Teach for America column, illogical, uninformed

While it’s certainly nice to see someone turning a critical eye toward the chic nonprofit Teach For America, a real analysis of TFA would have benefited from better research and sharper logic than Matt Rolland’s curious critique (“”Teach(ers) for America need more training,”” Wednesday).

The fusillades aimed at TFA were numerous, but much of the confusion seemed to stem from Rolland’s misconception (or misrepresentation) of TFA’s modus operandi. While he claims that TFA prizes “”creativity, idealism and lesson plans,”” nothing could be further from the truth.

TFA recognizes that the skills typical of effective leaders – organization, time management, work ethic – are also typical of effective teachers, and it generally shuns those who would eschew such skills for “”creative lesson plans.”” Unfortunately, Rolland doesn’t quote any TFA officials, TFA corps members or TFA alumni, which is a pity – their insights might have corrected his erroneous perception of the organization.

Misunderstandings about TFA are commonplace, but Rolland’s logical errors are perplexing, centering as they do on two (paradoxical) contentions: that TFA’s corps members need more extensive training, and that the obstacles of teaching in underprivileged school districts are too much for even “”the most experienced teachers”” (who presumably received, well, more extensive training). Followed to its logical conclusion, Rolland’s “”solution”” denies the existence of a solution.

As current TFA corps members, we would be the first to admit that the organization grapples with significant structural problems. But the problems have less to do with misplaced idealism or lack of training than a pervasive sense that no amount of idealism or training can close the achievement gap. Here’s to hoping that one day, all columnists will be informed enough to know that this is hardly the case.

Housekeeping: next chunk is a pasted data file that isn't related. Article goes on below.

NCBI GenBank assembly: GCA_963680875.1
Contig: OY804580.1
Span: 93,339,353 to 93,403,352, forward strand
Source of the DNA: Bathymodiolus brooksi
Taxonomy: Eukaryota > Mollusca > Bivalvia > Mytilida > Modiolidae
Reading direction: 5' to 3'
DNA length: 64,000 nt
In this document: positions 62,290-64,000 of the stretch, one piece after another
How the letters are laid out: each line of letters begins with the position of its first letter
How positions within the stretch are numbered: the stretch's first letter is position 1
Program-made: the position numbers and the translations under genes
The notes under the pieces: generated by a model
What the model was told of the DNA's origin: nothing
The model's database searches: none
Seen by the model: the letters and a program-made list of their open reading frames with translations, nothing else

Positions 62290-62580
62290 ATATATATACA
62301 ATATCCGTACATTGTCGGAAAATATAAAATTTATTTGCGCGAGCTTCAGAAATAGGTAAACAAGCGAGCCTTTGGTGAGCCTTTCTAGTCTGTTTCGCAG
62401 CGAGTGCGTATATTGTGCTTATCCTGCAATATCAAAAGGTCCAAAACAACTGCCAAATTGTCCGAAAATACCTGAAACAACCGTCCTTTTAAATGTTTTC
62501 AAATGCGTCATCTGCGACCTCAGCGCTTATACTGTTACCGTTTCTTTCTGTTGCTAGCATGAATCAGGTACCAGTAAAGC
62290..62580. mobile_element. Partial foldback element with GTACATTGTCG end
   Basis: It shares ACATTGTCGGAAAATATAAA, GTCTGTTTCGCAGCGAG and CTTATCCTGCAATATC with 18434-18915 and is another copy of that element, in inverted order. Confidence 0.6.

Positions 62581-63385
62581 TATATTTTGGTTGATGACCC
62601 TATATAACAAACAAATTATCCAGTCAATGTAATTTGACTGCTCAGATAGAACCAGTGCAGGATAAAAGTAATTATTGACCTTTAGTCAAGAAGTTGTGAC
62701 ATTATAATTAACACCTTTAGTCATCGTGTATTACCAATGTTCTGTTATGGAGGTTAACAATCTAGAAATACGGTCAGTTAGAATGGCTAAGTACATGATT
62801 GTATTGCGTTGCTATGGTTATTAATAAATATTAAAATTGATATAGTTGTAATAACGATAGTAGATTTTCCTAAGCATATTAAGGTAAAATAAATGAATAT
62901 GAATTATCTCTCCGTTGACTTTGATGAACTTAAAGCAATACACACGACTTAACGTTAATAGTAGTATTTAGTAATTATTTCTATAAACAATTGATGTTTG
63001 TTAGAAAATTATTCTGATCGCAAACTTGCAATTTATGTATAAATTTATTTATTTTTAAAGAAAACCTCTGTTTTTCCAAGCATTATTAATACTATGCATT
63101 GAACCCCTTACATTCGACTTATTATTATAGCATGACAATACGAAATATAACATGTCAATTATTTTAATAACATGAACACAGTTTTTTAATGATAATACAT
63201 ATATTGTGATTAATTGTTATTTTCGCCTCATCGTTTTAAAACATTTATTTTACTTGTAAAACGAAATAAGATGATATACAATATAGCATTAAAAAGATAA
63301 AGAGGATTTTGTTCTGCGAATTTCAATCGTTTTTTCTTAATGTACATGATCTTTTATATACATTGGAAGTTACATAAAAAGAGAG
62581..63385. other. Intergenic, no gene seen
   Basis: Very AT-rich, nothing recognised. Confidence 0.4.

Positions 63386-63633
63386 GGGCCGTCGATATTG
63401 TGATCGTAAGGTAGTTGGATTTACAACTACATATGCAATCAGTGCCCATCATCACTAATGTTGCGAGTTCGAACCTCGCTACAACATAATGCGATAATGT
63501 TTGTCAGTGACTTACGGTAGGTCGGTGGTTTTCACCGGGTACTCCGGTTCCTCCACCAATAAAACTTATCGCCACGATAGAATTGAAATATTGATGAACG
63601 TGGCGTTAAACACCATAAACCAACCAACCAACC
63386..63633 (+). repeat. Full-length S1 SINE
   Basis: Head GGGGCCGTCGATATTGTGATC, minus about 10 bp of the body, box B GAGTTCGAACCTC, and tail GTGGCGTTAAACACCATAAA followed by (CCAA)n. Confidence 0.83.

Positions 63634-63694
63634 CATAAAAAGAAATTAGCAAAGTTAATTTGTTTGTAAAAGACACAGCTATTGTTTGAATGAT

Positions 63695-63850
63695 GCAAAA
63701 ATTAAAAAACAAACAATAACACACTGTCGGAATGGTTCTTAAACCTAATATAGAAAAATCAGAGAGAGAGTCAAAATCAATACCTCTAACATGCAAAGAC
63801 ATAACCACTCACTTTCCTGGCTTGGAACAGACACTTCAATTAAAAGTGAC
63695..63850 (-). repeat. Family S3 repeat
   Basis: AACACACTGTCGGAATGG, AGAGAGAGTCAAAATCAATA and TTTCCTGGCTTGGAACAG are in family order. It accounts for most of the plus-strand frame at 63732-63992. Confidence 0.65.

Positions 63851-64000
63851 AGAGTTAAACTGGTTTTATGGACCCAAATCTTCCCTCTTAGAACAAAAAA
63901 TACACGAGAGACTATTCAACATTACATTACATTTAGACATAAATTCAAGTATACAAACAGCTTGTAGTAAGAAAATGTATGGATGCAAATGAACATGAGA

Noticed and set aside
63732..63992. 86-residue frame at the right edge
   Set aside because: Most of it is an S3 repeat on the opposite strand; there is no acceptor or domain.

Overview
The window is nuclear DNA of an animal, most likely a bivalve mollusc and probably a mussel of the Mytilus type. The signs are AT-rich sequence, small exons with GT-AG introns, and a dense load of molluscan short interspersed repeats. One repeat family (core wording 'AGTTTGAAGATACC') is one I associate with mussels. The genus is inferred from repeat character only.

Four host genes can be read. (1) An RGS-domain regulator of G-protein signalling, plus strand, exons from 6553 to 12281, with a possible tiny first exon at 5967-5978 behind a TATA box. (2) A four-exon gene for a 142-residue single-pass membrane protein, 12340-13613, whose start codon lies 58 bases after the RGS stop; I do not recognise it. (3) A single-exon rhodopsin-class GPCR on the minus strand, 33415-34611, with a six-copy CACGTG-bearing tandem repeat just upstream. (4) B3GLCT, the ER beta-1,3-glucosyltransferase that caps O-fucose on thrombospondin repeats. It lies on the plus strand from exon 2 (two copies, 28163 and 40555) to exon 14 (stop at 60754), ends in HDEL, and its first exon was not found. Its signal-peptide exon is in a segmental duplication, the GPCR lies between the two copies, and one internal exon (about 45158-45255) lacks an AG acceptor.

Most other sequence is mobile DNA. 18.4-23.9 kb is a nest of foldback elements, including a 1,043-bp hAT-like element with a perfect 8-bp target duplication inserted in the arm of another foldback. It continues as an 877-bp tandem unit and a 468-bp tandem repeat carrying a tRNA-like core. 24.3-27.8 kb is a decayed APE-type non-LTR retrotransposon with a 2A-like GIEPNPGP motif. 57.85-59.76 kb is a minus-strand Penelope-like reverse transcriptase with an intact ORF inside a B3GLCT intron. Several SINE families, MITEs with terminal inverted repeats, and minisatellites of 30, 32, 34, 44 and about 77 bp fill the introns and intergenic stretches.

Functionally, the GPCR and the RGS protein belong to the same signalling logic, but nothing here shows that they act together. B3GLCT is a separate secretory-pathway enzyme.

Damion LeeNatali
former Wildcat opinions editor
2007 Teach For America member – Denver corps
Stan Molever
former Wildcat columnist
2007 Teach For America member – New York corps

Teachers need more support early on

As I leafed through Wednesday’s edition of the Arizona Daily Wildcat in search of my “”Police Beat”” fix, Matt Rolland’s headline “”Teach(ers) for America need more training”” caught my attention. While there were several points in the article that are demeaning to educators (“” … the greatest threat to education is a surplus of spit balls … “” and “” … each job, even teaching (italics added), requires unique skills … “”), the article does shine a light on an enormous problem confronting education – new-teacher retention. Rolland calls for more training for TFA members, citing a 15 percent dropout rate (for members) during the two-year commitment. Beginning-teacher attrition is not unique to Teach for America; studies show that 24 percent of new teachers leave the profession before the end of their second years, and that by the end of the fifth year, 46 percent have left the profession. It may be true that TFA teachers need more training, but it is clear that all new teachers need more support during their first years in the profession.

Katrina Smits
assistant clinical professor in
teaching and teacher education